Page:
“Thought this might be where you ran to,” said Rosier rather smugly, standing so close that Severus was forced to look up to see into his face. His eyes roved over the scene, and stopped on the book. “What are you reading?”
“I… just something I grabbed off the shelf,” Severus said, stuffing it out of sight beneath the table. Wilkes looked like he’d discovered some juicy secret, however, and craned his neck around, trying to look under the table.
“Come on,” he said, wheedling in a way that made Severus want to jinx him. “I’ll bet it’s something you’ve stolen from the restricted section. Let’s have a look, then, don’t be shy.”
Severus looked upon the boy with undisguised disgust. Out of everyone in his group of friends, Wilkes was by far the person whom he least liked – he had a crop of thick, curly amber hair he never brushed, and a protruding upper jaw that caused him to spit when he talked. “I told you,” he said, gritting his teeth and talking through them, “I just grabbed it off the shelf.”
Wilkes, for some reason, was making it clear that he wasn’t buying that story, but before he could pester Severus further, Rosier cut him off, sinking into the chair across the table. “So what was with the sudden flight, anyway?” he asked, raising his eyebrows questioningly. “That’s not really like you, you know.”
Severus didn’t respond; thinking about Lily dating James made him want to shout and punch something at the same time. He pretended to be rifling through his bag and acted like he didn’t hear the question. Sometimes he felt extremely alienated from those he called his friends – there were some things, like this, that he could only keep to himself – and he sensed that they felt this rift now. He looked up in time to see Avery and Wilkes exchanging annoyed expressions, and felt like hexing the pair of them.
“You’ve been acting weird lately, you know,” he continued, all traces of humorous, friendly jabs now gone from his voice. “Going off by yourself, skulking around, and now this… It’s just strange.”
“So?” Severus snapped. “I don’t really care what you think about it, you know. What I’m doing’s got nothing to do with you, so drop it.”
Rosier looked surprised at the sudden and heated outburst, but regained his composure quickly. “Fine,” he said coolly. He rose from the chair just as quickly as he had sat down in it, and moved swiftly from the room, Wilkes and Avery following close behind him.
Great. So now, on top of the maddening news about Lily and James, his friends weren’t speaking to him. He had to admit, he was great at royally messing up relationships with everyone he came across, friendly or otherwise. Without realizing it, he balled his hands into tight fists, the skin stretching painfully against his knuckles.
Attempting to distract his mind from the rather disastrous conversation that had just occurred, he withdrew the book from his lap and flipped it open to a random page. He couldn’t see any of the words, however; the words were blurring before him from the anger he was still trying to surmount. Letting out a frustrated sigh, he restlessly slammed it closed.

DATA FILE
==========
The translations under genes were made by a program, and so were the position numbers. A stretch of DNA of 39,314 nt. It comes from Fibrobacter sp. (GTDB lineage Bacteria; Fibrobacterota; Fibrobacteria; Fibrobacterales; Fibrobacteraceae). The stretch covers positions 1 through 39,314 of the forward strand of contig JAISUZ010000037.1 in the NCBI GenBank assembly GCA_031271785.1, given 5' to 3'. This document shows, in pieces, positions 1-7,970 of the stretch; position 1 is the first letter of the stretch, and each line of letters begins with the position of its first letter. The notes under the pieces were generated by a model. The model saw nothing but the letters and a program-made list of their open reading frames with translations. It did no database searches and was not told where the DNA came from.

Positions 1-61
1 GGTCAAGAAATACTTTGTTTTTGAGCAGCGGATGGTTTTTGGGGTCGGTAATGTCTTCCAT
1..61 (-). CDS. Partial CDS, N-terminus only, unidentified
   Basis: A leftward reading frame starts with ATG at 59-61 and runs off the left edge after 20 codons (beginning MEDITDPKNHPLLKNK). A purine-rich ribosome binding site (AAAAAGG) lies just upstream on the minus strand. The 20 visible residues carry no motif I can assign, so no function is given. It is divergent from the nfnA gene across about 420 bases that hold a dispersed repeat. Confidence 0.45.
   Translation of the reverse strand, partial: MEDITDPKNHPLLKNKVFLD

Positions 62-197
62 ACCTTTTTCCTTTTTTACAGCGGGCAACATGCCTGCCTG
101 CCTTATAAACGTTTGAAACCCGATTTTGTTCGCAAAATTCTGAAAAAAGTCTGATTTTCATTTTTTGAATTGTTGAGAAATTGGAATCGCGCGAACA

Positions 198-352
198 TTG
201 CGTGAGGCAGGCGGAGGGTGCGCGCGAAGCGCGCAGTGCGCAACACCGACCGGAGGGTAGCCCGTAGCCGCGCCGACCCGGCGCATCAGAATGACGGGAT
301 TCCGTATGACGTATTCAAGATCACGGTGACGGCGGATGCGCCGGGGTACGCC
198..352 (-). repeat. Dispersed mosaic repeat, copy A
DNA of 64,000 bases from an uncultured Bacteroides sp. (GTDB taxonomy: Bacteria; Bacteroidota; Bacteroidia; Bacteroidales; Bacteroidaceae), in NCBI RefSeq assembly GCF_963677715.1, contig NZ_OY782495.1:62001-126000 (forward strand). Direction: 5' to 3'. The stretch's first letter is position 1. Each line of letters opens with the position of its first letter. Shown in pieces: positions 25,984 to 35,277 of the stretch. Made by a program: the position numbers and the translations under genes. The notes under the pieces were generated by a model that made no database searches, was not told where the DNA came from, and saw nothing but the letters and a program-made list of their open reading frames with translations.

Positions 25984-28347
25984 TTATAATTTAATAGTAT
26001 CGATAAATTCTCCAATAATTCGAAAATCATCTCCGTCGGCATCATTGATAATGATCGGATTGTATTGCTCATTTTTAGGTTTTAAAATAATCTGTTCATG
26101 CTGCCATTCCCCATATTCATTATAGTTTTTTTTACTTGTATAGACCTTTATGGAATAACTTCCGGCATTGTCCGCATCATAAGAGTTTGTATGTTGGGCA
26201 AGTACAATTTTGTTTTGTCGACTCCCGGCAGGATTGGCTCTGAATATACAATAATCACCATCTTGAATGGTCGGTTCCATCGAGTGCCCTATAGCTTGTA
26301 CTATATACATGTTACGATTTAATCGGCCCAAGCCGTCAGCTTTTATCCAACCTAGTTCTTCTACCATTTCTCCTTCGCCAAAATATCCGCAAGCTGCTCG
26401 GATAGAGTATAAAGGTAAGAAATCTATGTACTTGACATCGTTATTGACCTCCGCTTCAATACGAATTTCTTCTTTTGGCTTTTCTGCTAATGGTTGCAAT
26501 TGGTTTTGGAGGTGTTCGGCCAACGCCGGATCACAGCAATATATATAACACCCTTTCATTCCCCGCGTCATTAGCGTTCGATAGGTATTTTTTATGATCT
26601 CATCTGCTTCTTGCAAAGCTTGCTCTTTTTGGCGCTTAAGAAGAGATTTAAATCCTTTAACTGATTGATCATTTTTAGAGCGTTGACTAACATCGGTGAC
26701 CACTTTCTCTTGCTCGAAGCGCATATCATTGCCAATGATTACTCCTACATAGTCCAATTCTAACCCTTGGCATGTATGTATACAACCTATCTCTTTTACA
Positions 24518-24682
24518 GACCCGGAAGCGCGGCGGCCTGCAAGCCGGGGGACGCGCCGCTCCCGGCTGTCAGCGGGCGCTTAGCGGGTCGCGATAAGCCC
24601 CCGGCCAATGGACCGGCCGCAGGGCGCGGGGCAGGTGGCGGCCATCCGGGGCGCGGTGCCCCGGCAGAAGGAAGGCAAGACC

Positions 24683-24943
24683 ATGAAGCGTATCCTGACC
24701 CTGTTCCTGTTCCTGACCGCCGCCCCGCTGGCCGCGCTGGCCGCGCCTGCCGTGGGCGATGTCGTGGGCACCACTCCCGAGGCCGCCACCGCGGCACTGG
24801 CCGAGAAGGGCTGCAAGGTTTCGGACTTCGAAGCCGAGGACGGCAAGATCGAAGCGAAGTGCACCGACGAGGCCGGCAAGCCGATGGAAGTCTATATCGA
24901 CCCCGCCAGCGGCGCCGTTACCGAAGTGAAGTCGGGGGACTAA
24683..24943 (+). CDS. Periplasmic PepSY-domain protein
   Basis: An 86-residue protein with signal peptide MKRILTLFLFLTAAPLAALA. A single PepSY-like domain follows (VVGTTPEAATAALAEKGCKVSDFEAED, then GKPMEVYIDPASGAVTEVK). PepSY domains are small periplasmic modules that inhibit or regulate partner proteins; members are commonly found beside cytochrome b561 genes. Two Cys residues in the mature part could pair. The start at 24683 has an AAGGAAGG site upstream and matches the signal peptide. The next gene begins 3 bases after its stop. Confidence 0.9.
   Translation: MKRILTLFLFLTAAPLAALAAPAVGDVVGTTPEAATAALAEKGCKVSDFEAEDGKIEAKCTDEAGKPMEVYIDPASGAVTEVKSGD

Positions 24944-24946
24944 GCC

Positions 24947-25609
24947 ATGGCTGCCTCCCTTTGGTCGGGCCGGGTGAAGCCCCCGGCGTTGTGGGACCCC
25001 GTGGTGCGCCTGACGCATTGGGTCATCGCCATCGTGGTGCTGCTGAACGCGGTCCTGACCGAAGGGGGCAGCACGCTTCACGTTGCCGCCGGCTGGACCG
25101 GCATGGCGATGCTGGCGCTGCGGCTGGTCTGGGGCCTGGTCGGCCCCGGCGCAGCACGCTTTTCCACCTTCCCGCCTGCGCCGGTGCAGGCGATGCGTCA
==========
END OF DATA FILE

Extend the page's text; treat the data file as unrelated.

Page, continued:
Madam Pince came skulking around the corner of the stacks again, clutching a pile of books for shelving, and gave him a piercing stare with her beady eyes. “Do you need something, Mr. Snape?” she said icily, sounding as though she would hate nothing more than to offer him assistance.
He thought about making a rather sarcastic retort – it was what his currently caustic mood called for – but he thought better of it. “No, thank you,” he said forcibly.
She narrowed her eyes at him, as though trying to judge whether or not he was making fun of her. “Then I’d suggest you leave before you disturb anyone else’s studies,” she said. He glanced around at the empty library and looked back at the librarian in slight disbelief, but chose not to argue. Rising and leaving the lycanthropy book on the table, he made for the exit.
Upon his arrival back in the corridors, however, he was once again without somewhere to go or something to occupy his thoughts for the rest of what seemed an interminably long weekend. He’d already completed all his homework last night after Rosier had told him about James and Lily; his go-to coping method had run out. It was fortunate that the castle was so big, and so he began to walk.
The bad thing about walking, however, was the ample time for thinking it left him. Severus hated feeling so helpless and alone, and although he was loath to admit it, and certainly would never have done so out loud, the only thing he wanted at the moment was a friend like Lily had once been to him. Someone whom he could talk to, who wouldn’t judge him for his thoughts or talk down to him as though he was an inferior. The longing had never been as strong as it suddenly was now.
He was rounding a corner near the third floor – it was impossible to say how he’d ended up there – when he nearly ran smack into someone heading in the direction he was coming from. It was only through sheer reflexes from both parties that they avoided a full-on collision.
“Sorry!” The other person – a girl, from her voice – jumped back a few steps. She had apparently been as wrapped up in her thoughts as Severus himself had been. He was about to make some sort of condescending comment when, upon closer inspection, he realized that he’d nearly bowled over none other than Beth Bridger.